American Jet Cars
Stories & Comments
David Tatroe
 Bar


Once Bobby and I were headed for Kahoka, Missouri. Bobby was to run a 1/8th mile strip there. After setting up at a fairgrounds to display and draw a crowd for the next day at the dragstrip, we proceeded to the track. It was mid-morning on Sunday and as Bobby and I walked the track, there were two things that bothered me.

One was the asphalt toward the end of the track was already so hot that our feet sort of sunk into it. Worse than the shape of the track was the distance he had to stop the car.

NOT ENOUGH !!

He was concerned but Bobby was not a man to be scared. The crowd was the largest this little raceway had ever had. Bobby wanted to make this a day they would NEVER forget, and he did. After his first run, I chased down the track to get him. He was out of the car looking at the short foot or two that was left of the track before he would have been completely off the track.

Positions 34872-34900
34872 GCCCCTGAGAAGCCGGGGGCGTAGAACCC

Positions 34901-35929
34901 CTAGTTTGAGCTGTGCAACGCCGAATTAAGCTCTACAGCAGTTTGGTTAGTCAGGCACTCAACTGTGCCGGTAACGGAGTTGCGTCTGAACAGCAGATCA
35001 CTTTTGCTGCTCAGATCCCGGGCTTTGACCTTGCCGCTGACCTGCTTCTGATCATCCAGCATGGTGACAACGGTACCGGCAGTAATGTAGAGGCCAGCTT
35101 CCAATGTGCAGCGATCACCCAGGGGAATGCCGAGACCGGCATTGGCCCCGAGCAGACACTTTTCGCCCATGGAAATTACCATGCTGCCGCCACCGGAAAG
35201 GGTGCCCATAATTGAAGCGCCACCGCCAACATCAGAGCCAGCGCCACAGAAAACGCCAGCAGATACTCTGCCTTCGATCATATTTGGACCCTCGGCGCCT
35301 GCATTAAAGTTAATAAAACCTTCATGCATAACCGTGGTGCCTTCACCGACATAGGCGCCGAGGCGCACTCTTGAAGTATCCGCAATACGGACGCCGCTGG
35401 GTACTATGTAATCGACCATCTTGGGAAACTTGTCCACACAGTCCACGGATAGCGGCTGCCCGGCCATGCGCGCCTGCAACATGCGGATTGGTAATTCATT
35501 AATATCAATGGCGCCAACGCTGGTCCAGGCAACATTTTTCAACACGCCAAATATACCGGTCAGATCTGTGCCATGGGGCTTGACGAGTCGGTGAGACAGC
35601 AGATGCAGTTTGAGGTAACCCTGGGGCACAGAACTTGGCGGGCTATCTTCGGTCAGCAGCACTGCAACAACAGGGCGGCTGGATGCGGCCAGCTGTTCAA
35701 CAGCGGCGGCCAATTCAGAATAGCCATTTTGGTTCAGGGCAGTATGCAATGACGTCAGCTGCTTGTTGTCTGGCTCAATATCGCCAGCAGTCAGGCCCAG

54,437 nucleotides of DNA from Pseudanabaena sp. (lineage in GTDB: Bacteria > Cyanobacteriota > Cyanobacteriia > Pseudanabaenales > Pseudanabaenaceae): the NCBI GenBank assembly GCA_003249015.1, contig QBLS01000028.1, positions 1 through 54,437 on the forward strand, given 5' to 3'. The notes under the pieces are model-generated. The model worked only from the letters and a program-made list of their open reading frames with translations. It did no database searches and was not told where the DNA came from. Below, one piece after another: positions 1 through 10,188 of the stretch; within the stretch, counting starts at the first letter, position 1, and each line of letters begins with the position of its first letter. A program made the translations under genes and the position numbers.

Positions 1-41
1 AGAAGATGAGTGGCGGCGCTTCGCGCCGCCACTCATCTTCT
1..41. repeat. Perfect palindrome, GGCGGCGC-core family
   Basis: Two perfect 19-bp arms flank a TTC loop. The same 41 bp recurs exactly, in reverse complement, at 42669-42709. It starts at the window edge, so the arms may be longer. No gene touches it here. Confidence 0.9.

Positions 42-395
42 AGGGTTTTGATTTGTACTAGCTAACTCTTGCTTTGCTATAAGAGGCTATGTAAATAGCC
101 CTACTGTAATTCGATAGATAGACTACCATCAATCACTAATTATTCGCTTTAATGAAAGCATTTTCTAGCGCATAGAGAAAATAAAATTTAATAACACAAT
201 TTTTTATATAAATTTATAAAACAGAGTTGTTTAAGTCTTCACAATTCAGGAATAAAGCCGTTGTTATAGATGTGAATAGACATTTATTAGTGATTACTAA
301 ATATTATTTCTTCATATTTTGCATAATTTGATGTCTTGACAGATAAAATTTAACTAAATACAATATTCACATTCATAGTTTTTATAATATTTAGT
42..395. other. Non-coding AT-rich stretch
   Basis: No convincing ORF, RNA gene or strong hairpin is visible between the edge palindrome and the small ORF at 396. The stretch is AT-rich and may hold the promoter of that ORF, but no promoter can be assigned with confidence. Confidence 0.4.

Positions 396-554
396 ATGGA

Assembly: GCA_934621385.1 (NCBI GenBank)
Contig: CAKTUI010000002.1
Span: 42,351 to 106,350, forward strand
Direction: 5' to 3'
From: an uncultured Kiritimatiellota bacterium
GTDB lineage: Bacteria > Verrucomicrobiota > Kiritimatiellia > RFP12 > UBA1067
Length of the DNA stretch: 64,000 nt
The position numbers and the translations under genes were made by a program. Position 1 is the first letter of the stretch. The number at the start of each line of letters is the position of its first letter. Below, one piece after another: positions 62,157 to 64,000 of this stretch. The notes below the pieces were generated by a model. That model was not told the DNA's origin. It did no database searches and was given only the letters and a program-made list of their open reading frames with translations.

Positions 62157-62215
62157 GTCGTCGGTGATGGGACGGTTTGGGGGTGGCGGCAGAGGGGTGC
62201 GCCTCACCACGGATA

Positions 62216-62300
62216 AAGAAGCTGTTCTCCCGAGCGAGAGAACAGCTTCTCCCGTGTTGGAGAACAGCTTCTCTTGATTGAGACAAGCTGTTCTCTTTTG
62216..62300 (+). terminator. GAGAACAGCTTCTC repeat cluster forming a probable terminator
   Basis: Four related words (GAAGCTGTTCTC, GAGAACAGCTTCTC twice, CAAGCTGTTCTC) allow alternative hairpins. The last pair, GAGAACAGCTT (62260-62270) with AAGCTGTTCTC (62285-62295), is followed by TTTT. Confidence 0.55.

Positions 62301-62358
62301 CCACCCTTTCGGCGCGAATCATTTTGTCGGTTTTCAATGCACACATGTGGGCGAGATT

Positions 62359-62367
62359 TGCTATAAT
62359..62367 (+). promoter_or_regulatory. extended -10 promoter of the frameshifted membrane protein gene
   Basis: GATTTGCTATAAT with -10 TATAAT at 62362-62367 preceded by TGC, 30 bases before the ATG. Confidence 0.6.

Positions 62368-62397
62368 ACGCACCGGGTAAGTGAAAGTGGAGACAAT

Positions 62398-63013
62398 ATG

Back at the starting line, last of three runs, the announcer was pushing the button that he was going to break 160 MPH this last run. The crowd was nuts. If Walt would have been there, I'm sure he would have encouraged Bobby not to consider this.

That run was 166 MPH. When I got to him the car was off the track by half a car length. He was more popular than Superman. I'm sure his name is still in the minds of all that were there that day. He had the key to the city that night.

B U T, that is not the story, this just sets it up.

This was the Bobby Tatroe I knew.

We were on our way to Kahoka earlier that week. Bobby was driving through one of the prettiest small towns I've ever seen. As we were going around a corner on this awesome tree lined street, there on the sidewalk was a young boy in a wheelchair. He was raising his hand for Bobby to blow the air horn.

I don't know how Bobby did it, but he pulled on the air horn, hung out the window waving and drove at the same time. When we were past the boy, I looked over at Bob, he had tears steaming down his face and my BIG brother, the hero of my life, was crying.

That's the Bob Tatroe I remember.

This is a wonderful thing you've done here Chips. I can see Bobby Tatroe in you.

God Bless you real big.

David W. Tatroe


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